Chinese markets slipped after Fitch lowered Evergrande to default

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Chinese markets were lower on Friday after offshore bonds of indebted developer Evergrande were lowered to default as regulators onshore sought to reassure investors that all consequences in the real estate sector would be contained.

Fitch rated Evergrande, the world ‘s most indebted developer, as a “limited default” on Thursday – the first rating agency to do so – after the company failed to respond to requests for information regarding overdue coupon payments worth $ 82.5 million. Kaisa, another heavily indebted programmer, has also been laid off.

The evaluation actions marked the most significant moment so far marathon liquidity crisis which has spread to other companies across the country’s vast real estate sector and has sparked global concerns about the potential impact on the Chinese economy.

The CSI 300 index in mainland China fell 0.6 percent this morning, largely in line with losses in the Asia-Pacific region and the U.S. as Omicron-induced sales lost momentum.

Shares of Evergrande fell as much as 3.9 percent on Friday morning, but broader real estate indices did not change much after Beijing’s efforts to calm anxiety by taking over the company’s restructuring.

On Thursday, National Bank of China Governor Yi Gang said Evergrande risks would not affect the normal functioning of the market in the short or long term and that investors’ rights would be respected, according to the Securities Times, a state-backed newspaper.

China’s central bank said on Monday it would release 1.2 billion Rmb ($ 188 billion) of liquidity for the banking system by reducing the share of deposits that financial institutions must hold in reserve by 50 basis points.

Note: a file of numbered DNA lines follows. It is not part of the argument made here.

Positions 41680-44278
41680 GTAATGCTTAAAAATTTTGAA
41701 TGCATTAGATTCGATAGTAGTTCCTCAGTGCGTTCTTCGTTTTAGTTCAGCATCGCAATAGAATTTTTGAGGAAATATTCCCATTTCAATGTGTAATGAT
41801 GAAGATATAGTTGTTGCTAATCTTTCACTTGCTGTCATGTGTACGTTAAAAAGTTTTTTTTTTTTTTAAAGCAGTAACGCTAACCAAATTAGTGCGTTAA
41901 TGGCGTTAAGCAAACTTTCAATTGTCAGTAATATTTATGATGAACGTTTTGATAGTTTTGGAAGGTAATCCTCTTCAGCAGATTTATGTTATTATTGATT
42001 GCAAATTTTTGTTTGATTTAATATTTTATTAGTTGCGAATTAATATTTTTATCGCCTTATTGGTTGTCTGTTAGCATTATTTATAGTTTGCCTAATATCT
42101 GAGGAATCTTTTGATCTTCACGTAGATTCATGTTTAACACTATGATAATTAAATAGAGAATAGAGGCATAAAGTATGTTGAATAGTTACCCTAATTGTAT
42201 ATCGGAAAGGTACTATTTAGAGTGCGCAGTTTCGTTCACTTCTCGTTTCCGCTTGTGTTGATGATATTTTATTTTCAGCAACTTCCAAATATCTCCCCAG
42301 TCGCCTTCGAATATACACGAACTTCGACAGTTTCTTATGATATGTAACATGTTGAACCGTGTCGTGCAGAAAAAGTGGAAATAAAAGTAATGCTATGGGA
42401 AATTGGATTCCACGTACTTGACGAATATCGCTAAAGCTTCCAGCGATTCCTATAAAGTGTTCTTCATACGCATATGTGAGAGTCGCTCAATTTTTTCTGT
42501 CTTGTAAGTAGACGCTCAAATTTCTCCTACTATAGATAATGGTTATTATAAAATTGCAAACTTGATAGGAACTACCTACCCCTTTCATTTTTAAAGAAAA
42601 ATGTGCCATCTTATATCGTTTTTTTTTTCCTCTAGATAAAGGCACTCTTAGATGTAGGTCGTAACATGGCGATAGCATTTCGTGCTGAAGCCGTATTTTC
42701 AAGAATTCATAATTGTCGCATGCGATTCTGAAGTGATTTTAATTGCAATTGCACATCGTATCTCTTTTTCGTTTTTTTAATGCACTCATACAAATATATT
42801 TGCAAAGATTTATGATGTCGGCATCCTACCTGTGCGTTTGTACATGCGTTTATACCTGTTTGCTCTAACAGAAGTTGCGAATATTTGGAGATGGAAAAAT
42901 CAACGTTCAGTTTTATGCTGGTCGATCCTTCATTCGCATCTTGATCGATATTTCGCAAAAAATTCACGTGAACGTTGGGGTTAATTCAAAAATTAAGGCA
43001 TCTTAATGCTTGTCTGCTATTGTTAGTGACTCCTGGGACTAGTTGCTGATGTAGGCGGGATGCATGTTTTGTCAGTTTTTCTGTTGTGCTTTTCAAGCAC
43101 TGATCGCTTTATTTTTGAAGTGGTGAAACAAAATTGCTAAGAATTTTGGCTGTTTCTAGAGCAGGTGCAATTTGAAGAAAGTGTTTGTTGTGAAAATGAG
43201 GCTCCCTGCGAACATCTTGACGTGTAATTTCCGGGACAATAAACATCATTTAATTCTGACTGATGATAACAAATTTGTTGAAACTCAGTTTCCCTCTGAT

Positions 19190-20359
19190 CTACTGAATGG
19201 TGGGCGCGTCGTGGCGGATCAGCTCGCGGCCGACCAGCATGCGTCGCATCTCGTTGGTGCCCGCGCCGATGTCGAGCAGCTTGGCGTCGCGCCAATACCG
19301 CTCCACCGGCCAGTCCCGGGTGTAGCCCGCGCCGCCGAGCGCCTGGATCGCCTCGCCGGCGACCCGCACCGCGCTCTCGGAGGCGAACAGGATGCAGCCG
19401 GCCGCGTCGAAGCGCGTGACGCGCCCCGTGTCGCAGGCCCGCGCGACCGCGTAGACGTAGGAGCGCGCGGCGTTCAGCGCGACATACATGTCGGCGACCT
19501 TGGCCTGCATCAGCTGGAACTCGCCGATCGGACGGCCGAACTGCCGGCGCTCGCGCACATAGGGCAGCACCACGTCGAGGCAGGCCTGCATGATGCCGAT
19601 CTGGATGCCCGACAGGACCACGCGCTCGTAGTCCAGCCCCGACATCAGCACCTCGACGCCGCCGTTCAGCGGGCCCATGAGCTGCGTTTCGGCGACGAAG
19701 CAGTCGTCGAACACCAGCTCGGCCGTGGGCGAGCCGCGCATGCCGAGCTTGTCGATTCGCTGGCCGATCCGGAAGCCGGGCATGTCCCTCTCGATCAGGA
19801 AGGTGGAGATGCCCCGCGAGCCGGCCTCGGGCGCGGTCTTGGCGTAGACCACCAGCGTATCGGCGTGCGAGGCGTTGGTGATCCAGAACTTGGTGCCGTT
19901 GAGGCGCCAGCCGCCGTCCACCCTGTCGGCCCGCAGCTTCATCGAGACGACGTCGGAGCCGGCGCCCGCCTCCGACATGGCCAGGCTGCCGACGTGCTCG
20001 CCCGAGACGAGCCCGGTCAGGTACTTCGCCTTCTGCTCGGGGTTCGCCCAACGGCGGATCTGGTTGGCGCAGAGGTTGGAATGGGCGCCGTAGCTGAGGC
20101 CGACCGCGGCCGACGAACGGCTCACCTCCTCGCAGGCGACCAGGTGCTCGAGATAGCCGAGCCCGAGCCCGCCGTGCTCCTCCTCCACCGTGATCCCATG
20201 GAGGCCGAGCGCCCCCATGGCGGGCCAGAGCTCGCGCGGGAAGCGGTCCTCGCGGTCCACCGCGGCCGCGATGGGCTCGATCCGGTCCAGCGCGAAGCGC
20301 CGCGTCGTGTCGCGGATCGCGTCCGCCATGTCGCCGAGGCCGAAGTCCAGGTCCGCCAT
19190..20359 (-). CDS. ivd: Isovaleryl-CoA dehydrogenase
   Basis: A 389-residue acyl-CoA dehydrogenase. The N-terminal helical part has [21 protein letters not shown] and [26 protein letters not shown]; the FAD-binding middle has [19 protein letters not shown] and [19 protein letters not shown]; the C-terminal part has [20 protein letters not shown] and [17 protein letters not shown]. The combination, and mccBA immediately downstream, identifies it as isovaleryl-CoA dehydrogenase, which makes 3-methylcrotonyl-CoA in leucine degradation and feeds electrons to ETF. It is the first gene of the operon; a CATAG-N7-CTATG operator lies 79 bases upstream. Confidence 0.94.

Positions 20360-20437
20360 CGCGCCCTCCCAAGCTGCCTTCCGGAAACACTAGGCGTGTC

The Politburo of the Communist Party of China has also promised to maintain a proactive fiscal policy and a “flexible” monetary policy next year, state media reported.

The Hang Seng Mainland Properties Index, which tracks China’s largest developers, including Evergrande, remained unchanged at noon. That’s compared to a 0.5 percent drop for Hong Kong’s Hang Seng benchmark index and a drop of about 0.3 percent for Japan’s Topix.

“I think it’s a fair interpretation that markets have already set prices with a very high probability of default,” said Logan Wright, director of the Hong Kong-based consulting firm Rhodium Group. “The second is that the easing of measures and government policies has somewhat changed the market environment.”

Yields on Chinese troubled debt markets, which range inversely from bond prices, have fallen despite bad news from Evergrande.

Average yields on the Bloomberg index of high-yielding Chinese dollar bonds have fallen nearly 1 percentage point since last Friday, when Evergrande revealed it would struggle to meet its $ 260 million debt.

But Wright said that while the political response has been positive, sales in the real estate sector still need to stabilize and private loans to grow to bring about a proper recovery.

“Things that seemed unsustainable have become unsustainable,” Wright said, adding that the next question is “how far will this contagion spread.”

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